Forget the gaming PC, buy a console

Summary:The PC offers the best gaming experience possible ... as long as your PC is powerful enough and the game actually runs.

I'm a huge fan of gaming on the PC. Massive. There's nothing that I like better than to run a game on a big, powerful PC and turn all the settings and dials up to 11. The PC offers the best gaming experience possible ... as long as your PC is powerful enough and the game actually runs.

And there's the problem.

Games are expensive. Big AAA titles such as Battlefield 3, Call of Duty: Modern Warfare 3 or the upcoming Elder Scrolls V: Skyrim will set you back around $60 for the PC game. That's a lot of money for a game. It's an awful lot of money to put down for a game that might not run on your current PC. Think games are expensive. They're cheap compared to the business of upgrading PCs in order to run the latest games! The only way you can be guaranteed that your PC will run a new title is to make sure that it's packed with a high-end multi-core CPU, one (or preferably more) powerful GPUs, and lots of fast storage space. Even then, there's no guarantee that the game will run (over the years I've had shocking problems with newly-released games), but if it runs, it should run really, really well.

Want to know how you can be guaranteed that your game will run without any problems? Buy a games console! Seriously.

The latest generation games consoles (I'm speaking here about the Xbox 360 and the PlayStation 3) have offered gamers incredible value for money. At launch back in November of 2005 the Xbox 360 cost $399. A year later the the PS3 hit the shelves, and the cheapest model was $499. Might seems like a lot of money at the time, but consider that this initial investment in the console would (assuming that the console's not blown up in that time) still play all the games being released today. You can play Battlefield 3 on it. You will be able to play Call of Duty: Modern Warfare 3 on it. You will be able to play Elder Scrolls V: Skyrim.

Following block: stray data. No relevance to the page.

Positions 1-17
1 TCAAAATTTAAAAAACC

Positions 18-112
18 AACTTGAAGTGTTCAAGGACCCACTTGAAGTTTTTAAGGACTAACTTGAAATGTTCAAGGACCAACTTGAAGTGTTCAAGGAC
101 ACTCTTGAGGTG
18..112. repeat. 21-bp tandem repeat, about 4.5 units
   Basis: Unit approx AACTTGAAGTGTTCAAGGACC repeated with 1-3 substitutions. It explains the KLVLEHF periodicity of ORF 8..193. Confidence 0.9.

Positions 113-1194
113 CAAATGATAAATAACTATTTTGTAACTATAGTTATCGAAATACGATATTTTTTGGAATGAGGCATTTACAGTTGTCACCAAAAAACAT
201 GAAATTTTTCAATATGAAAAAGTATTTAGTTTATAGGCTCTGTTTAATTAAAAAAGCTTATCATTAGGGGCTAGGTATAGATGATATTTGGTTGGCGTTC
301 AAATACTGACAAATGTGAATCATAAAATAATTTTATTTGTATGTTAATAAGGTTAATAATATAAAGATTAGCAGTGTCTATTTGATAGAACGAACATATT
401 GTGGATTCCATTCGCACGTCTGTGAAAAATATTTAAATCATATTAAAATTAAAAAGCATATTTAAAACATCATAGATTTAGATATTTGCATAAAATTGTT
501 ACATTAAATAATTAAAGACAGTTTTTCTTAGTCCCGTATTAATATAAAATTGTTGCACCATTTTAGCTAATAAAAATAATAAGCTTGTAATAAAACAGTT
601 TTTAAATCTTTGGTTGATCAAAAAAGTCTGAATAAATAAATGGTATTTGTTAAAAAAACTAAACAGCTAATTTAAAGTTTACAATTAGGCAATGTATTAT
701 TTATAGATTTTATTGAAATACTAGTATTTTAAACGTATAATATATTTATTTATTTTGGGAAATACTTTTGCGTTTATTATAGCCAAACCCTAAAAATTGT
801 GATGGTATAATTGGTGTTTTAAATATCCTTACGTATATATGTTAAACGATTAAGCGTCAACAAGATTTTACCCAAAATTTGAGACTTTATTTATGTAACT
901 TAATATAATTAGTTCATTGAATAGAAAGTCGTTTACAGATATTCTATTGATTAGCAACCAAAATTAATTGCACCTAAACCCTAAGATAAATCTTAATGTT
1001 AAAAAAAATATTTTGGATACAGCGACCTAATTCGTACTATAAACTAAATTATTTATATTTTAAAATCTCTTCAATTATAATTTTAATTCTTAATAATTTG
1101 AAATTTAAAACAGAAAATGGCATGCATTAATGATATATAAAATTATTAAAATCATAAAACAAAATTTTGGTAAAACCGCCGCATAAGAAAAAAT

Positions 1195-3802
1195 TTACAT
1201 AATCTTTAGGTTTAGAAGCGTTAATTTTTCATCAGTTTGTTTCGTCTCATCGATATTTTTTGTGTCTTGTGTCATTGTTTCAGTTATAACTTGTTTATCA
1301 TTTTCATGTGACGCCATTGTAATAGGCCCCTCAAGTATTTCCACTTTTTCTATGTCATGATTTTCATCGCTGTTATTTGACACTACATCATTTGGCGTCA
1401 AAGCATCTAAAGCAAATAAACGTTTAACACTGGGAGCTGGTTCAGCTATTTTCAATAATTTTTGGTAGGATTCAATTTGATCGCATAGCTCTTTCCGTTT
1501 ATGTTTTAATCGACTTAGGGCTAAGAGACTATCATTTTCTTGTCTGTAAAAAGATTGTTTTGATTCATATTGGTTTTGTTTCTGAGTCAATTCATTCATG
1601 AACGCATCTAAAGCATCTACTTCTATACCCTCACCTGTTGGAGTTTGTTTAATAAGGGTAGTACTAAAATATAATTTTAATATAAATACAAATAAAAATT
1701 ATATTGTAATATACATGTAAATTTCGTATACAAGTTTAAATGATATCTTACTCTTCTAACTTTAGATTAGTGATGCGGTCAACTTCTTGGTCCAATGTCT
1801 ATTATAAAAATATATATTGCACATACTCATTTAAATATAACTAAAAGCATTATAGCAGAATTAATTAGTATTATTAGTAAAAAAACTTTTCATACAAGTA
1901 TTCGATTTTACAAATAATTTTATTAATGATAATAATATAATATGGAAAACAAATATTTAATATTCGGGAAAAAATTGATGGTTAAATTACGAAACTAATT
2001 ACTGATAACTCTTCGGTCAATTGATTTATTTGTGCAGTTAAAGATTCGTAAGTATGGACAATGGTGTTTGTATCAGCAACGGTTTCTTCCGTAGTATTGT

If you'd spent bought a PC for a few hundred bucks back in 2005/2006, I can assure you that by now it would be junk when it came to gaming today. There will undoubtedly be a refresh of the consoles in the next couple of years, so someone buying one now is not getting as good a deal as someone who bought one back in 2005 or 2006. But when you think that you can pick up an Xbox 360 starting at $200 or a PS3 for $250, I challenge you to find a PC for that price that will give you as good a gaming experience.

Note: Yes, I'm well aware that the PC's input devices are far superior to the gamepads on the consoles. For example, a mouse is far more efficient in a first-person shooter than the best handheld pad. No arguments from me there. Consoles are a compromise.

Now, you can argue that the current lineup of consoles have hit their upper limit with respect to graphics power, and I won't disagree with you. This year's titles don't look any better than last year's did. But I tend to feel that story and gameplay are more important than graphics. Sure, graphics play a part, but look at the reviews of Battlefield 3. Beautiful game, but utterly boring. It's almost as if the developers forgot they were making a game and started making a film.

Convenience, price and longevity trumps power and graphics for many users, which is why game developers focus more on consoles than they do on the PC experience. It's the reason why PC games feel more and more 'consolified' with save points and menus that can't be driven with a mouse. PC gamers (and by extension, Mac gamers) are now second-class citizens. Sure, publishers like your money just as much if you buy the PC version, but they're wary that rather than pay for the game, you'll grab a bootleg copy. PC and graphics card makers also still love PC gamers, because it's a way of selling high-end (and by extension, high-priced) hardware. But the overalls stagnation in both the CPU and GPU sectors should give you a clue as to how little forward momentum there is in these markets as of late.

Just as digital downloads will over the next decade or so (Why? Because you can't resell a digital download!), I expect consoles to become the default games platform and for PCs to just be the place where people fill their time with FarmVille and 'games' like that.

This makes me sad.

[poll id="706"]

Topics: Hardware, Mobility

About

Adrian Kingsley-Hughes is an internationally published technology author who has devoted over a decade to helping users get the most from technology -- whether that be by learning to program, building a PC from a pile of parts, or helping them get the most from their new MP3 player or digital camera.Adrian has authored/co-authored technic... Full Bio

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